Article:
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B/L spent if bank acquires them after discharge is over?

Banks when playing their part in financing international trade do also become holders of B/Ls at some stage which gives them rights of suit against the carrier, and when needed they do not shy away from exercising these - a recent example being The Yue You 902 [2019] where buyer of cargo defaulted on loan.

Ship discharged cargo to receivers (R) (to whom B was selling the cargo) against a LOI provided by charterers cum sellers (S). Discharge finished before loan was granted by OCBC to B. B then defaulted and OCBC enforcing its claim demanded delivery of cargo or damages for non-delivery. Ship owners contended that S remained the holder of B/L, or alternately B/Ls were ‘spent’ when OCBC acquired them & thus had no right of suit.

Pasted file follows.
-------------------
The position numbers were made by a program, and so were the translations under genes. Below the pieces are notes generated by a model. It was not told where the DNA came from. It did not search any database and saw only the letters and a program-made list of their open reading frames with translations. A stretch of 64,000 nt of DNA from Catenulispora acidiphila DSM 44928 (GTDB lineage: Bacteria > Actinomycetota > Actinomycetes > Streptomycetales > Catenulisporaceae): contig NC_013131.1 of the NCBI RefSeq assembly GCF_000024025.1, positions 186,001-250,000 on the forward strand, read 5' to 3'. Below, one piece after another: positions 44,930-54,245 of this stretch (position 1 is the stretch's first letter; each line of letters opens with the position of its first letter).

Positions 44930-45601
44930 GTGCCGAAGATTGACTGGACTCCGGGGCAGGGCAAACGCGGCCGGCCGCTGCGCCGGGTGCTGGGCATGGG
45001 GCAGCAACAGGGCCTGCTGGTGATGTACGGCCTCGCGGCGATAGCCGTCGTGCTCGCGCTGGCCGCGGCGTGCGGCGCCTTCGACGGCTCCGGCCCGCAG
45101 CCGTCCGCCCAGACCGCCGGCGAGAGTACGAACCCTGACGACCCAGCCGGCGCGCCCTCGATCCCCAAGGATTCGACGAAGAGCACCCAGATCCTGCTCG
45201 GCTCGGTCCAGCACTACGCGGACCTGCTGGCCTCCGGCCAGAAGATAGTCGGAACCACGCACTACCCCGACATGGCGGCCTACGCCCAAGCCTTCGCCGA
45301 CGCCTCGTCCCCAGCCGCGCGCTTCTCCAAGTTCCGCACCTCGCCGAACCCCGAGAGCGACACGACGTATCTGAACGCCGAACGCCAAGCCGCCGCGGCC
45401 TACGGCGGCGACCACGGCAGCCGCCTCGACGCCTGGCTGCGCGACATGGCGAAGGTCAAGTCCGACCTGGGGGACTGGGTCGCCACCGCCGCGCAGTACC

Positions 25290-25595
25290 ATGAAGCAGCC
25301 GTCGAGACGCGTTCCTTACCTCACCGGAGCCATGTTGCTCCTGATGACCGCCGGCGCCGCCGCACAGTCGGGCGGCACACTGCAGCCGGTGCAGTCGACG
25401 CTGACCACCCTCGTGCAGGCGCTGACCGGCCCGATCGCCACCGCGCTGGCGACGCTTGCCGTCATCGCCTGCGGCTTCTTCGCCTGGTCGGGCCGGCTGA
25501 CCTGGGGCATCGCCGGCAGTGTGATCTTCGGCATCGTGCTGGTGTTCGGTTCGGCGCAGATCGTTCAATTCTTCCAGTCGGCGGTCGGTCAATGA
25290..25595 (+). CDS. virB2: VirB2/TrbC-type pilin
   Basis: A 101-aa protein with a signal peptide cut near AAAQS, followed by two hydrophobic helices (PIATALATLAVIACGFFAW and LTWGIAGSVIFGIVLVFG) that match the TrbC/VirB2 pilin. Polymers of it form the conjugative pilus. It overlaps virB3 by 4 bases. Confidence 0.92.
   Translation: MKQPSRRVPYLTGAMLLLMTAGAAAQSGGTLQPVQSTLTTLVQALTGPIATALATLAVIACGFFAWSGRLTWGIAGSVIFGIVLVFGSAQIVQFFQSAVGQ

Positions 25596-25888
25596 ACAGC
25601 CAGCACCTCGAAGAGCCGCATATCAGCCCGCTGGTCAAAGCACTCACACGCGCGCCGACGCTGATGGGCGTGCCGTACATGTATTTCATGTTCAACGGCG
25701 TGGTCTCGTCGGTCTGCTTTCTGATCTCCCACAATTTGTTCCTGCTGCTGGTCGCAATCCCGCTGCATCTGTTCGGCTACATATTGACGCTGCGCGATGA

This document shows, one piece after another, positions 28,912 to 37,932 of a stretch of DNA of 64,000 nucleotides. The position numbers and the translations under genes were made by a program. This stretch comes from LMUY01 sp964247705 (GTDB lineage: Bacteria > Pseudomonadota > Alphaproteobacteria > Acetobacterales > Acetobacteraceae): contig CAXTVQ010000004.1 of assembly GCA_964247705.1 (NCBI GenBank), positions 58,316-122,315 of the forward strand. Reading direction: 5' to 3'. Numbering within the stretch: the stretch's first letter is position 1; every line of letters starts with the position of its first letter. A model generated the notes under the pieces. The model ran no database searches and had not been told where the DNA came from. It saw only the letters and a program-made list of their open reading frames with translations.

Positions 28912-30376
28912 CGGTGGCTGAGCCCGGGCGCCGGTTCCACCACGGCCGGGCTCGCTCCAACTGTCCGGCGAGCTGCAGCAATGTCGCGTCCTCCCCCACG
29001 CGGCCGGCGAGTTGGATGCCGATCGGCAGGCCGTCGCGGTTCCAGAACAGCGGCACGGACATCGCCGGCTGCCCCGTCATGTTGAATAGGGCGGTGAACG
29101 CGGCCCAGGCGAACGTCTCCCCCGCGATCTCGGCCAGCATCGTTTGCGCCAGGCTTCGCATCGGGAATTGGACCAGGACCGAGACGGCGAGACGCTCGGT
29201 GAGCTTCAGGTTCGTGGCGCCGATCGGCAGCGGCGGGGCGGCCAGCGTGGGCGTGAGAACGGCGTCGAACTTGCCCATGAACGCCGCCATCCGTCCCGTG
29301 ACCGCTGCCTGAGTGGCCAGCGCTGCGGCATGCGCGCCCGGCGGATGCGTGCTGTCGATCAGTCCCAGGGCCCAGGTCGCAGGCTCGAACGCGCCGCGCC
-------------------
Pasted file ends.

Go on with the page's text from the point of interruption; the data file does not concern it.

Court found for OCBC. B/L was not spent because of two reasons: (a) delivery of cargo against LOIs never exhausts the B/L; (b) delivery was in any case made to the wrong party. An alternate view was also expressed in case B/Ls were spent. It was that the sale contract between S and B was ‘contractual or other agreement’ as it was the reason for the loan, thus bringing OCBC under s.2.2.a of Singapore COGSA, giving them right of suit.

A loss for ship owner (and consequently S) amounting to $7m! (lucky for S there were back to back LOIs).

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